Wednesday, October 24, 2012

What College Street used to look like in Toronto

College Street History Toronto
College has long been on my list of streets to give the historical treatment to. Although perhaps not as important a thoroughfare as University Avenue or as beautiful a street as Jarvis during its heyday, College isn't exactly a slouch when it comes to either designation. Named after King's College (now the University of Toronto), the street shouldn't be confused with College Avenue, the initial name given to what we now call University (presumably someone realized just how confusing that could become).

As is the case with Dundas below it, College doesn't exactly follow a straight line as it passes between Yonge Street and Lansdowne Avenue. Not only did a few landowners force rerouting around their properties, but as the street pushes west of Grace it crosses the area formerly occupied by the Garrison Ravine, which leads to some sweeping turns and dips in the road that are still obvious today.
Also noteworthy is the intersection of Yonge and College, which prior to the 1930s served as the street's eastern terminus. It still does by name, of course, but around the same time that Maple Leaf Gardens was being built, engineers realigned Carlton Street so that traffic could pass easily from one side of Yonge Street to the other. This, no doubt, pleased Timothy Eaton, whose flagship retail store (now College Park) occupied a prominent place on the southwest corner.

It was once expected that College would extend further west than Lansdowne, with a connection to High Park proposed by the influential Denison family. If you look at a map today, you can see how the street might have connected to Grenadier Road in Roncesvalles Village, but the railway corridor that sweeps between Lansdowne and Sorauren posed too great a barrier to such a plan. One suspects that this is ultimately a good thing, as a major east/west thoroughfare cutting through the heart of Roncesvalles would disrupt the vaguely insulated feeling the neighbourhood has.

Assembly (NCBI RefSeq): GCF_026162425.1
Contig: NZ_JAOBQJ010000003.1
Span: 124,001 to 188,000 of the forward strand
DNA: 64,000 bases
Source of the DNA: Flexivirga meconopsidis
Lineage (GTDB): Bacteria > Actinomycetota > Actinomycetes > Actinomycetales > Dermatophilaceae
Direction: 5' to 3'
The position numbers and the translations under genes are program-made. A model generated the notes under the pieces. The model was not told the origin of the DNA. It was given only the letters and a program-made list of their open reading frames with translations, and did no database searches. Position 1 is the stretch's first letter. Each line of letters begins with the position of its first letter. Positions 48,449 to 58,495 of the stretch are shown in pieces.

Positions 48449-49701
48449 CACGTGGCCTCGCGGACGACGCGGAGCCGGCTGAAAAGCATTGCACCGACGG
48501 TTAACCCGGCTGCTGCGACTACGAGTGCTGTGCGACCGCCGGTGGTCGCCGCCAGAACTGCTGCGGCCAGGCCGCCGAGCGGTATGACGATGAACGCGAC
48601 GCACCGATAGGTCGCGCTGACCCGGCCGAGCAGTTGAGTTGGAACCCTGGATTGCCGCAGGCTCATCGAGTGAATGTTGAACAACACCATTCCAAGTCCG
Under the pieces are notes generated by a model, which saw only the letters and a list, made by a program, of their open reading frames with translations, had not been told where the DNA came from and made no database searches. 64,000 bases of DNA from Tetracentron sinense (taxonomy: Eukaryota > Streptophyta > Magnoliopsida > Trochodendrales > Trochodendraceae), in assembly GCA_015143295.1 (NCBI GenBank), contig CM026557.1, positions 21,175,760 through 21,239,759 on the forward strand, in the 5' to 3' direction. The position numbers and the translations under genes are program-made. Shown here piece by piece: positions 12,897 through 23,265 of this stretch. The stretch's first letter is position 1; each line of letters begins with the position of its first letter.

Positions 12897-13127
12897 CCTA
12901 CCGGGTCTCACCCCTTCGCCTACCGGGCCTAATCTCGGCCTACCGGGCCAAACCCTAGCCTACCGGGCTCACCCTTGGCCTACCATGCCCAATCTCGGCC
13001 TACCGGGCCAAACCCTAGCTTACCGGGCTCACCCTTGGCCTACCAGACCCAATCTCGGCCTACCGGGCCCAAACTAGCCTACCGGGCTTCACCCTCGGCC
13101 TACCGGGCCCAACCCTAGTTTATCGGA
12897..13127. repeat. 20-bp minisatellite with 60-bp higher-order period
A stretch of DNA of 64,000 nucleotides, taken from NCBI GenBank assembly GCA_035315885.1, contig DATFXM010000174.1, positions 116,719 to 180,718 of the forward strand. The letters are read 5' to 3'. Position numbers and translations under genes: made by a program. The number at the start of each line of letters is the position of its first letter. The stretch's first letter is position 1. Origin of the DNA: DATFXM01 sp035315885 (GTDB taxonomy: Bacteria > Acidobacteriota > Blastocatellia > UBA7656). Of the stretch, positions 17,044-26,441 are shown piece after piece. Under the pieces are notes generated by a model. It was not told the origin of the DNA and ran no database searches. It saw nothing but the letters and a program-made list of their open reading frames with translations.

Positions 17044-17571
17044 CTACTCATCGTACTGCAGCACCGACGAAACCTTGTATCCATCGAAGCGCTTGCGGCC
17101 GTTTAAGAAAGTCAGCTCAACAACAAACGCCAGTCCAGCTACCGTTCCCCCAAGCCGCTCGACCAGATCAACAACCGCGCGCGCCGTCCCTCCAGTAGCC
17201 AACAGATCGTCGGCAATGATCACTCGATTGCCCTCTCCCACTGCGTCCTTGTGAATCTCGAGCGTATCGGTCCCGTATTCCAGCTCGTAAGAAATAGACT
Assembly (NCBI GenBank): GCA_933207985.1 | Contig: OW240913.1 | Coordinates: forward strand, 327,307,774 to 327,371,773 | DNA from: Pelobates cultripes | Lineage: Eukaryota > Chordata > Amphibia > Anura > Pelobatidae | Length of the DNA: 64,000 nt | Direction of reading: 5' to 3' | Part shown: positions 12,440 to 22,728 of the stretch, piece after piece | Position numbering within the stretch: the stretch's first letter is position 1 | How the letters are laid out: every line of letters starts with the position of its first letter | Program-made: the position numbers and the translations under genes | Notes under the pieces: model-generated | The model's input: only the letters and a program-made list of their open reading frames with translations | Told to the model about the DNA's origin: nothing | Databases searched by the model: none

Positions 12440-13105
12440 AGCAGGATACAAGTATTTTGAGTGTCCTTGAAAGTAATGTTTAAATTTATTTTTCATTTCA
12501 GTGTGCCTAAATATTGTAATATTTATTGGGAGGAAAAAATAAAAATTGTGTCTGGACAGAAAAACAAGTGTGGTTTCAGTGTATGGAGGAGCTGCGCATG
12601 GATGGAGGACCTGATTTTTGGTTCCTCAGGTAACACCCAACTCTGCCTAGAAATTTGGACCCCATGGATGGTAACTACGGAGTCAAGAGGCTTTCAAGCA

2012717-college-be-1876 (1).jpeg
College Avenue (not street!), 1876
20121024-university-college-1880s-f1478_it0040.jpgUniversity College, 1880s
College Street, 1890s (any guesses as to specific location?)
Drinking fountain at College & Spadina (for horses, too), 1899
Looking east along College from Bathurst, 1902
Toronto Public Library at College and St. George, 1900s
College and Spadina looking east, 1909
The foot of St. George at College, 1913
College and Ossington, 1915
College and Montrose, 1915
College and Clinton, 1915
Bathurst and College, 1919
20121024-billboards-college-robert-1922-f1244_it2536.jpgBillboards at College and Robert, 1922
College and Spadina looking east, 1927
College and McCaul looking east, 1930
College street east of Yonge, 1930
Aerial view of College and Yonge (Eaton's store), 1930
20101129-1930-CarltonViewofCollegeStreetStoreUnderConstruction.jpegCollege/Carlton and Yonge before realignment, 1930
20121024-college-beverley-news-s0372_ss0058_it1452.jpgNewsstand at College and Beverley, 1937
College and Lansdowne, 1939
College and Grace, 1939
1269 College, 1940
College and Bay looking west, 1948
370 College, 1958
Photos from the Toronto Archives

No comments:

Post a Comment